Contact Us

Email us
Phone: +1.678.367.0981
Fax: +1.240.547.1795

Mailing Address

International Society of Arboriculture
PO Box 191
Annapolis Junction, MD 20701
United States

Physical Address

International Society of Arboriculture
270 Peachtree St NW, Suite 1900
Atlanta, GA 30303
United States

Order Delays Due to Physical Inventory

Due to ISA's annual physical inventory, orders placed between
2 p.m. EDT, Thursday, 20 June 2019, and 11:59 p.m. EDT, Friday 28 June 2019, will not ship until the week of 1 July 2019

Please plan your ordering accordingly.

We will resume regular turnaround times
1 July 2019.

Thank your for your patience.

Questions? Please call the customer service team at (678) 367-0981.

    Climbers' CornerTree Academy

    Seizing Opportunity from Crisis: Columbus, Ohio and the Emerald Ash Borer


    The effects of the Emerald Ash Borer (EAB) crisis are devastating and well documented.   While great efforts are being made to counteract and slow the effects of the infestation, the loss of the ash canopy is taking a financial and environmental toll nationally, especially in urban areas.  A haunting aspect is that EAB is only one of many exotic species introductions gone awry.   Around the globe, large scale canopy loss is underway caused by a variety of insects, diseases, competitor plants and even climate change.  Arborists and Urban Forest Managers find themselves on the front line of these canopy crises with the primary responsibility of mitigating the hazards associated with dead and declining trees.   Effective urban forest programs should focus on two concepts when dealing with threats to the canopy:  Primarily, how best to address the current canopy crisis and secondarily, how to better prepare for the next.   The former requires logistics and is largely dependent upon the lead time to the crisis and the amount of resources allocated to it.  The latter is a strategy used to recognize opportunities within a current crisis and to use them to attain goals that better prepare programs for future threats.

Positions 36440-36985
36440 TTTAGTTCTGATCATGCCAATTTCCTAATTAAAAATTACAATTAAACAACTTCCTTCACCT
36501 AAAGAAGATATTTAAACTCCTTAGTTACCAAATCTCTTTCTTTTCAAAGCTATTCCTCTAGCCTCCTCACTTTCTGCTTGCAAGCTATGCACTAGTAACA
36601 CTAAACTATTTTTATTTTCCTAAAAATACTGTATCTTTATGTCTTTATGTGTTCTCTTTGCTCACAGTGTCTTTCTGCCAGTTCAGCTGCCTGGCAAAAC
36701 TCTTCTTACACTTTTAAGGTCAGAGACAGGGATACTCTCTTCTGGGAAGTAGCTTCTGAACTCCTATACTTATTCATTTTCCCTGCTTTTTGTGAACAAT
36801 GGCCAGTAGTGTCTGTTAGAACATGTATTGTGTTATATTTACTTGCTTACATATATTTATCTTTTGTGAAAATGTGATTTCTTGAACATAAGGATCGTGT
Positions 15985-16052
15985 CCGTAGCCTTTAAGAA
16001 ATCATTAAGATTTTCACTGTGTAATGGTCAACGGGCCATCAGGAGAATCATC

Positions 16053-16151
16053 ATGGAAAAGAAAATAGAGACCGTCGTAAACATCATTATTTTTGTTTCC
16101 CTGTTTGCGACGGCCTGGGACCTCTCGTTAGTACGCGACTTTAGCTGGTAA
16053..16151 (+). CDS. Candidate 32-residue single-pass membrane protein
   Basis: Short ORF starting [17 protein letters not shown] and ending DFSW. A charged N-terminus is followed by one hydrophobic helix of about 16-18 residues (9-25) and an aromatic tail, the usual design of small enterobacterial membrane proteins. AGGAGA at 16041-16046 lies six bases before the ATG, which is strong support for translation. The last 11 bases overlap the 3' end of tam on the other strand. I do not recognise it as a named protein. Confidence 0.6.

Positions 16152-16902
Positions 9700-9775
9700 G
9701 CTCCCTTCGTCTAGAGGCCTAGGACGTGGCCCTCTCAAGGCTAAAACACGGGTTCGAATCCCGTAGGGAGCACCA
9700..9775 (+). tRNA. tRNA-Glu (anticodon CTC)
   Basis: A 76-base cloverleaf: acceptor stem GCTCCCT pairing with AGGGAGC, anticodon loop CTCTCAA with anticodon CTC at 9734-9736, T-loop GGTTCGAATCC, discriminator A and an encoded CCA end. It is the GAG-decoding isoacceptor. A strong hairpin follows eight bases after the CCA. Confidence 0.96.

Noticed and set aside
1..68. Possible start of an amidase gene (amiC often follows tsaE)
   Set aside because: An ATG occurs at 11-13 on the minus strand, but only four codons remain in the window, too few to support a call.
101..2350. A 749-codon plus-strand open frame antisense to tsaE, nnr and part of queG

While presenting the components of Columbus’ Emerald Ash Borer Project, this presentation will  identify the four areas of opportunity that have materialized to advance Columbus Recreation and Parks’ (CRPD) Forestry program and improve Columbus’ tree canopy as a whole.   These areas of opportunity are:

        Expansion – An 11 year project totaling $10 Million is underway to address Columbus’ EAB crisis.  Managed by Columbus City Forestry, this resource has been used to hire project management and support staff, procure equipment and supplies, and hire contractors to supplement large tree removal, stump grinding and canopy replacement projects.  The influx of resources has breathed ‘new life’ into the Forestry Section in the form of increased crew morale, greater efficiencies and productivity, and a development of proactive management strategies.  

        GIS Integration – a portion of the EAB resources were used to develop a Forestry GIS and data management system.  To accurately identify, inventory and geo-locate ash trees in Columbus, the existing street tree inventory was converted to a GIS platform.  This data is being implemented to assign work, create efficient inspection routing for staff and forecast areas of impact city wide.  A complete GIS based tree inventory and analysis of the City’s 250+ developed parks is underway, creating a realistic representation of not only the EAB impact but also the current state of each park’s canopy.  This baseline information is used in planning the replanting effort, with a primary emphasis on diversity and increasing canopy cover, and communicating maintenance needs to CRPD Administration.   Parallel with this effort, is the implementation of a new work order system that is asset (individual tree) based rather than address based.  The existence of Forestry GIS has allowed for a seamless transition to the new system.